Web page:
Wednesday, January 26, 2011

Change of Focus

Moving Too Fast

Now that there is a lull in my legal battles, I can get back to blogging about my research. I know that some of you were waiting for the continuation of the Bonded Seraphim series but something tells me that I should take a break from the lattice hypothesis for a little while. Don't worry, I'll get back to it later. It's just that I think that I was moving a little too fast on that subject. Foundational physics is an extremely cool subject but also a very dangerous one that may even be potentially catastrophic for humanity. I am a little paranoid about certain things. Sorry.

Back to AI, the Brain and the Tree of Knowledge

As many of you know, I've been doing research in artificial intelligence and the brain for many years. The backbone of my thesis is that I believe that the secret of intelligence and the brain is metaphorically encoded in the Bible, especially in the books of Revelation (message to the seven churches of Asia) in the new Testament and the book of Zechariah (Joshua, Zerubbabel, the golden lampstand, the seven eyes of God and the two olive trees) in the old Testament. Artificial intelligence is something that is very dear to me. It is always running in the back of my mind even when I am busy with other things. There is no question that the introduction of true AI into the world would be a very dangerous thing. However, I don't think it would be as dangerous as unveiling the full secrets of the physics of motion and the lattice. In fact, I think that AI may even mitigate the danger posed by future lattice-based technologies.


Many years ago, I wrote an experimental chess learning program called Animal. I've been using it as a testbed to try out my ideas in AI. It was originally written in C++ for MS Windows. I have since converted it to C# and changed the graphics code to make it compatible with the Microsoft XNA Game Studio.
Click to Enlarge

Right now, Animal does not do much other than display a 2-D chessboard and control the user interface. The reason is that I am still conducting research into its brain. The goal is for Animal to learn to play chess pretty much the way a human does, through trial and error. I plan to get Animal's brain to the point where it can learn to play a decent game of chess from scratch, at which point I may sell the game (and possibly even the source code) in order to raise some money for my research.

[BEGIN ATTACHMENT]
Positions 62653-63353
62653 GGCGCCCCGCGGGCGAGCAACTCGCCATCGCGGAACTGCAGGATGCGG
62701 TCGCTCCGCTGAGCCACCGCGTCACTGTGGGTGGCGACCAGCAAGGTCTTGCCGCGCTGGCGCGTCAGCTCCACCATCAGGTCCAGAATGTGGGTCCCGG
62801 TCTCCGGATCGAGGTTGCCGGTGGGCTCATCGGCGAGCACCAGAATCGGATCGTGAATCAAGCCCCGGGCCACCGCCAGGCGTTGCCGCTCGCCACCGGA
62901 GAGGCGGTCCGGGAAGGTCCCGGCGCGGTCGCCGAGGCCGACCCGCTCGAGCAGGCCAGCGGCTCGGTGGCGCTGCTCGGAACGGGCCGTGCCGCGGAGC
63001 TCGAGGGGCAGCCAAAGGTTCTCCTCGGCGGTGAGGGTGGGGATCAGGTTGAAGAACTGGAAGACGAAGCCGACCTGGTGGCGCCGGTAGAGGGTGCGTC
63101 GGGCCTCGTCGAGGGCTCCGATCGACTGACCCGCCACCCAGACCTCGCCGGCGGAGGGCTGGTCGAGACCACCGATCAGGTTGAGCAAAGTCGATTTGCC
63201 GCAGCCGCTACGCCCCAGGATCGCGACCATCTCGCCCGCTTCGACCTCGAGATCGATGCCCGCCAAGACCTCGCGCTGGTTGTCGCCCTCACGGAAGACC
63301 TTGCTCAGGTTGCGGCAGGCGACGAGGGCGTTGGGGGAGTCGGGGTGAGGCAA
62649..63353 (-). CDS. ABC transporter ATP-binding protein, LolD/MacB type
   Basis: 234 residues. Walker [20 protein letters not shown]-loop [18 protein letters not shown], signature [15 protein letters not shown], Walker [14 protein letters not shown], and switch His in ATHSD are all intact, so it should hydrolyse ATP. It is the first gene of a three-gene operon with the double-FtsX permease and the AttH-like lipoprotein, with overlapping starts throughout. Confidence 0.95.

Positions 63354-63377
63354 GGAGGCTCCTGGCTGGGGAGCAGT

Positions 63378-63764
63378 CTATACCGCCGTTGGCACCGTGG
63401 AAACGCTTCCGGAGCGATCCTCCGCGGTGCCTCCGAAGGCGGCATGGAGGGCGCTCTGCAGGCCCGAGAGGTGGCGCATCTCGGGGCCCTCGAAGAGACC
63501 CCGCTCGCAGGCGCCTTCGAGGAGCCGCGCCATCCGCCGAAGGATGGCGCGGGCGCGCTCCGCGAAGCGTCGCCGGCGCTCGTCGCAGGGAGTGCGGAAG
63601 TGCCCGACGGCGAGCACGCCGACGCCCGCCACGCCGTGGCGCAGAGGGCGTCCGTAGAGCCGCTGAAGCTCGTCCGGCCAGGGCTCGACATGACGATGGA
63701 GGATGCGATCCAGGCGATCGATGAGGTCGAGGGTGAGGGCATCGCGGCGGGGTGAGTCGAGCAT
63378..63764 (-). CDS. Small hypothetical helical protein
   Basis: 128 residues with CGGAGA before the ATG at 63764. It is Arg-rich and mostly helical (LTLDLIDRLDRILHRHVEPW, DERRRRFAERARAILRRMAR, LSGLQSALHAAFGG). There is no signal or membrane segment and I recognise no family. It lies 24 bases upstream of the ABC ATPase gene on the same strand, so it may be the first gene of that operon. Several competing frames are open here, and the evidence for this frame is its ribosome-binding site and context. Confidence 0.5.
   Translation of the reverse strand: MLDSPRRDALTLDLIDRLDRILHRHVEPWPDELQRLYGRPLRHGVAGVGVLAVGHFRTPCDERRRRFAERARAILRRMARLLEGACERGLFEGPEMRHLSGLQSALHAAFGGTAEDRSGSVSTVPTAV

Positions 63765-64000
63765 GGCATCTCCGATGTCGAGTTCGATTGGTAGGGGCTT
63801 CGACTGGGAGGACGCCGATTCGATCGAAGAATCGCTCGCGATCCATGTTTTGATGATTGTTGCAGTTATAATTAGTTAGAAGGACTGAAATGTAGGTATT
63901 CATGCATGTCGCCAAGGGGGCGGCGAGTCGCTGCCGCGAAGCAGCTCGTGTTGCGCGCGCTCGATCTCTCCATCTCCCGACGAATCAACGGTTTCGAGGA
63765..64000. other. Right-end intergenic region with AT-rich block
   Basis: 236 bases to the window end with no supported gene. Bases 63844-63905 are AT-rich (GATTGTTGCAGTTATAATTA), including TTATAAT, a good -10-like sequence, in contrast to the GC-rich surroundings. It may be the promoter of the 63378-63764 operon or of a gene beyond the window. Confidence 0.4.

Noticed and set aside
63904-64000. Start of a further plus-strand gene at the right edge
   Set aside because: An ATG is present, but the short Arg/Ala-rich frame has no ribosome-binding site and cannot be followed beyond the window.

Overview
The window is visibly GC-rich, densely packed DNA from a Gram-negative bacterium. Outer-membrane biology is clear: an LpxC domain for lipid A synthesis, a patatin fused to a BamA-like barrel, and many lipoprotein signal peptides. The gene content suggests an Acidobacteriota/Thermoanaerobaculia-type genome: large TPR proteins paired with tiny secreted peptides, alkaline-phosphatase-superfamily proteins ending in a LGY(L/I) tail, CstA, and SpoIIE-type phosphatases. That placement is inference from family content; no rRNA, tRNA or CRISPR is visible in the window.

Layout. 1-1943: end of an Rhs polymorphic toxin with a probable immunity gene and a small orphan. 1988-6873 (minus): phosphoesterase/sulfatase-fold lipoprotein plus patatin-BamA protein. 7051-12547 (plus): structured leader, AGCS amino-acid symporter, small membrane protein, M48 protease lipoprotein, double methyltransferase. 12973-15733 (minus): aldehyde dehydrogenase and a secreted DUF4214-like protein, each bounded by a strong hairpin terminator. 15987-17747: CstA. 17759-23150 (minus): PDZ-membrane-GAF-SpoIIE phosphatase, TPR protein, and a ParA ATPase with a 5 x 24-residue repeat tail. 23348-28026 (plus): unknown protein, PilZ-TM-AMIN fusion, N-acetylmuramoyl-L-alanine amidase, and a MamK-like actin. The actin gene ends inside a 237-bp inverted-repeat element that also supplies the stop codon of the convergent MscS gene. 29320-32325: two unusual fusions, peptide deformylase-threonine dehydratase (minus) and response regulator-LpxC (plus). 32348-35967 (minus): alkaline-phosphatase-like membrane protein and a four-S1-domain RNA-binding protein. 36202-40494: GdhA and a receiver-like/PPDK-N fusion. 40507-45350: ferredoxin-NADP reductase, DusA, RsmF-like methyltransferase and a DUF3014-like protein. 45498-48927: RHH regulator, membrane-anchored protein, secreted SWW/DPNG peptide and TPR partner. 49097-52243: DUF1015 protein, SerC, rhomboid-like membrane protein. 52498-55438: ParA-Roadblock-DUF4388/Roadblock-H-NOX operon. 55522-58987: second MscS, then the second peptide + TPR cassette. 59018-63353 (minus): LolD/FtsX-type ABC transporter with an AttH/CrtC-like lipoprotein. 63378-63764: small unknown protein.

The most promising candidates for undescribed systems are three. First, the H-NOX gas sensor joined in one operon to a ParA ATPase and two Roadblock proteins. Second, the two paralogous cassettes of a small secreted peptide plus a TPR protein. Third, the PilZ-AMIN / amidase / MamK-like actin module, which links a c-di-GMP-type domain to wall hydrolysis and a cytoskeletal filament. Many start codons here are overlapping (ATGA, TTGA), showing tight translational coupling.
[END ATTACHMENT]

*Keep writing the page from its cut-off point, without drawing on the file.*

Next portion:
I am working on a multi-part article that will describe the principles behind Animal's brain including the various sensors and effectors that it uses to interact with the board and the chess pieces. Stay tuned.

See Also:

Intelligent Computer Chess, Part I


Joshua said...

Good luck!

It would be incredible to watch your Animal defeat Deep Blue with a fraction of the computing horsepower.

Joshua said...

Oh, almost forgot. I will miss the foundational physics dearly.

Louis Savain said...


Thanks for the words of encouragement. From my vantage point, it should be possible for Animal to reach grandmaster level on an average computer. The reason is that Animal's brain does not conduct an exhaustive search of the game tree like traditional chess programs. Animal gains experience by playing many games. As it learns, it will instantly recognize patterns it has seen before and will react accordingly without having to "think" much.

Animal's brain uses a hierarchical "tree of knowledge" to store and organize the patterns in memory. During play, only a few branches of the tree are active simultaneously.

Eventually, the learning module can be disabled, if desired, and Animal's behavior will consist entirely of recognizing patterns and reacting.